Thursday, 26 June 2014

Tuesday 24th June 2014 Onderdendam to W of Oldehove.


Moorings at Onderdendam
11.9°C Grey, overcast and damp, sunny spells until mid-afternoon when the forecast deluge arrived. We set off at 9.10 am with the washing machine and generator running, heading west along the Winsumerdiep. By the drainage ditch called De Weer there was a boatyard with a nice tug and a cruiser moored plus a row of boats still out on the bank. A large, wide, low cruiser went past, heading east. As we were getting nearer to Winsum a group of schoolkids in orange canoes went paddling past. In the town there were new offshoot arms of the river
Winsum on the Winsumerdiep
surrounding islands of new houses where the river widened out. Under the railway bridge and the river narrowed as we went into the town centre where it became very narrow. Out beyond the houses there were bigger boats moored, including a 40m masted klipper, the biggest private boat we’d seen in a long, long time. Mike overshot the junction with the Messingeweerster Loopdiep and had to reverse before turning sharp right under a low fixed bridge. The navigation was much narrower (about UK canal sized, but without the towpath) with trees on both
banks, but still 2m deep. There were short glimpses of the fields between the trees as we neared the town that gave its name to the canal, Messingeweer. There was a workboat with scaffolding on it and a gennie tethered close to the bridge, so Mike had to slow down to go past it and I had to turn the washing machine off. The next bridge was lower than the minimum height stated on the board at the end of the canal, it had said 3m and the bridge had girders supporting it which reduced the headroom to 2.8m. I started the machine again (trouble with the new machines with electronic controls it didn’t start where it stopped like the old one and I had to do “rinse plus spin” to finish off the load). Out into open countryside, between fields of spuds
Bridge at Messingeweer
that were on a level with our windows. Past the junction with the Messingeweer-Baflo kanaal on our right then came to another stop when faced with a lock that wasn’t on our chart, Abelstok, at the junction with the Kromme Racken. Stopped the machine again. Pressed the panel with a hand symbol on it below the new chamber and the lock gates opened, we went in and I pressed a similar panel among the wooden stumps. Nothing happened so we read the board and went to look for a reset button by the top gates. It didn’t work. We chatted with a young man who was in charge of a group of kids who were getting ready to get into canoes and kayaks by the pumping station. He got one of the kids to paddle over to the top end waiting area and press
Abelstok lock
the panel, nope all lights were still on red. Nothing for it but to ring the telephone number. Mike asked the young man to talk to the waterways man on the phone as yesterday’s lot didn’t speak any English. He did and within ten minutes three waterways vans arrived, two did some surveying and the third was the mobile keeper who fetched a long keb and removed branches from behind the bottom end gates, which hadn’t opened fully. The lock worked OK after that and we went up about 10cms. (Maybe the guy we were chatting to yesterday evening was right about the land sinking and that’s why they’d added this new lock – watch out for earthquakes!) We turned left on the Kromme Racken and paused on the mooring stumps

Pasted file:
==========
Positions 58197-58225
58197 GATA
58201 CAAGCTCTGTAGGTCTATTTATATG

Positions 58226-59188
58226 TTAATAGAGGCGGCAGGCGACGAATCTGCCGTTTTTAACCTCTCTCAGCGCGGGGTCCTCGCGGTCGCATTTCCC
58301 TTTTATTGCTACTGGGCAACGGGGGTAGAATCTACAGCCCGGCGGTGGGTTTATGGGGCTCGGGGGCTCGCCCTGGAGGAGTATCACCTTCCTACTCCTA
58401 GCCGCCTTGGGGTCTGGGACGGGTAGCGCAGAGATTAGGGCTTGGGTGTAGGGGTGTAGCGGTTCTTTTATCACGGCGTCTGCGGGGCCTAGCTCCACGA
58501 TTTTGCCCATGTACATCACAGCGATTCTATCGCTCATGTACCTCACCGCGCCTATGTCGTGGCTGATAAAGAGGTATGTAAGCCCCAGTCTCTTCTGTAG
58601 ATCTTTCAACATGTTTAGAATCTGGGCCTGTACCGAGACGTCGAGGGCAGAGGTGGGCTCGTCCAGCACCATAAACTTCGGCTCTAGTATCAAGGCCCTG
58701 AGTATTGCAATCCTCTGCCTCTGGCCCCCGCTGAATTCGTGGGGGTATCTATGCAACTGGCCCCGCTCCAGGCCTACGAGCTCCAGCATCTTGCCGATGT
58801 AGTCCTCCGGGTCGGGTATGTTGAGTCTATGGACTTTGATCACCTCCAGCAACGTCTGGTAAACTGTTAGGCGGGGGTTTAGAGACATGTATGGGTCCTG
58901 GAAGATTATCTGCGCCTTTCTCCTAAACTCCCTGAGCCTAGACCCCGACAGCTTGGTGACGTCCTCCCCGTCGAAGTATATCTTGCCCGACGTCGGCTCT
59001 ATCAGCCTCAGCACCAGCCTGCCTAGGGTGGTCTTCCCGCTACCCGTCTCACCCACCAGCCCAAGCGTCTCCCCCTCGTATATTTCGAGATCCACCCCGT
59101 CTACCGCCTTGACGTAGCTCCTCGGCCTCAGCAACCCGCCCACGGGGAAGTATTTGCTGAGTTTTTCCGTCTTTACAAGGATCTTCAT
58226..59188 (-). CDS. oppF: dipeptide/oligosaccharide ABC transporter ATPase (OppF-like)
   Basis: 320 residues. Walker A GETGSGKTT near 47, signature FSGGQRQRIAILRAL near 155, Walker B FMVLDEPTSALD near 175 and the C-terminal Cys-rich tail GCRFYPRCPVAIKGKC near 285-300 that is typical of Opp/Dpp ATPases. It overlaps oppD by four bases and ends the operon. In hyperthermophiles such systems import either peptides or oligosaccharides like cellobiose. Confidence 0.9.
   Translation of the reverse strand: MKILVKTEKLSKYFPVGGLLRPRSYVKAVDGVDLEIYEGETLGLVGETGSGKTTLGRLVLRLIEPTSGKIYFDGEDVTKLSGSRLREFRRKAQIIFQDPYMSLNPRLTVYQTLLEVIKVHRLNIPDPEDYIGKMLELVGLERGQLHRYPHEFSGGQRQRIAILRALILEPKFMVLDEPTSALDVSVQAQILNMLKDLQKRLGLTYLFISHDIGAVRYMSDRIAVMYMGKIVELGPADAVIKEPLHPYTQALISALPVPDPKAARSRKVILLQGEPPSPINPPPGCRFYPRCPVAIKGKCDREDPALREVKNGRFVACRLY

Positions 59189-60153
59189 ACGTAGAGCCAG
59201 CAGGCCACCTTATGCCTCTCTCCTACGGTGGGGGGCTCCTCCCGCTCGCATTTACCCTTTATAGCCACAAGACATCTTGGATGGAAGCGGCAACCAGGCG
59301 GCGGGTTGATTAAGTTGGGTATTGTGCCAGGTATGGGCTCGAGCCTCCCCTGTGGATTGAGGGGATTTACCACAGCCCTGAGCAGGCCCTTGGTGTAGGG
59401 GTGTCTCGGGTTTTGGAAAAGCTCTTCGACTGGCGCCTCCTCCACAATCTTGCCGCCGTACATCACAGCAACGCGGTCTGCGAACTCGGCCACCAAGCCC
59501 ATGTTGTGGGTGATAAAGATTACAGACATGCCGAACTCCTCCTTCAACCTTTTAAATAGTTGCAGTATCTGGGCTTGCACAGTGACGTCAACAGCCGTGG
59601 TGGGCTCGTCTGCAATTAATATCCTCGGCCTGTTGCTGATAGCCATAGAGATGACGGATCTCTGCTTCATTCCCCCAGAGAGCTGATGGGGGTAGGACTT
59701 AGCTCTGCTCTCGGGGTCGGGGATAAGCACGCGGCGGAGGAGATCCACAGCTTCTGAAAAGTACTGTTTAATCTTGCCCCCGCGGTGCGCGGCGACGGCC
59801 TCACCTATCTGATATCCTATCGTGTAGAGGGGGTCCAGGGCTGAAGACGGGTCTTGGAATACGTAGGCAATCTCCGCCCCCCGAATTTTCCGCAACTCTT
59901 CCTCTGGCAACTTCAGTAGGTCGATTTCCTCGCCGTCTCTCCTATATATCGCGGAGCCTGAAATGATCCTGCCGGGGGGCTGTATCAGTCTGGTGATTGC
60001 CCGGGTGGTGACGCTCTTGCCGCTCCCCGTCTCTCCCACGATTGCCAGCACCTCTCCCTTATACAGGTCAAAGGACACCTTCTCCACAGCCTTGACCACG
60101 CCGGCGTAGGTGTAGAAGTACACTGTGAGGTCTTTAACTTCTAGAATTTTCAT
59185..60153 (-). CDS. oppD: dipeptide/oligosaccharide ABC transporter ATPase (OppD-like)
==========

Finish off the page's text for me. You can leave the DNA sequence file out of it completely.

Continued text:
Canoe portage at Abelstok
while I spun the clothes in the washing machine. Once that had finished Mike took the pins out to disconnect the Markon drive, I made a cuppa and a then we set off again. The new navigation was wider and more open with taller reed edges and wheat fields beyond. The horseflies were about again. A waterways weedcutter boat went past heading back to base as we were passing a huge field of potatoes. The bends in the river went through all points of the compass as it did S bends and W bends, heading generally south. Through the old bridge at Schowerzijl and flood gates (not a lock, just a set of gates) with ancient brickwork to keep the Reitdiep out at times of flooding. At 12.40 pm we turned right on the Reitdiep, a much wider navigation and over 3.5m deep, but still edged with reeds and running between arable land, with big looping bends heading westwards towards the sea estuary that was blocked off many years ago (there is still access via a lock). Paused at Roode Haan for the swingbridge which is remotely operated. As we pressed the button on the
Chalets with grass roofs on Reitdiep
wooden stumps a yacht arrived and went straight up to the bridge which swung open as it got there. We followed it through and it was soon out of sight round the bends in the river. An armada of boats came past heading upriver at KP27, five cruisers and two yachts (one of them under sail, but had his black cone up to say he was running his engine too). Through fields of golden ripe barley with oystercatchers winging their way overhead. We carried on to the Kommerzijlsterrijte where the Reitdiep went through Lammerburen flood lock to the right. Under a road bridge and passed Electra on our right, where the Snails spent
Our overnight mooring in the rain.
last winter, and on up the river. It started to pour with rain as we reached the mooring we were heading for, a row of wooden stumps a couple of metres out from the bank in the middle of nowhere. We got wet tying up. Mike set the TV up for his Mum to watch Wimbledon. 

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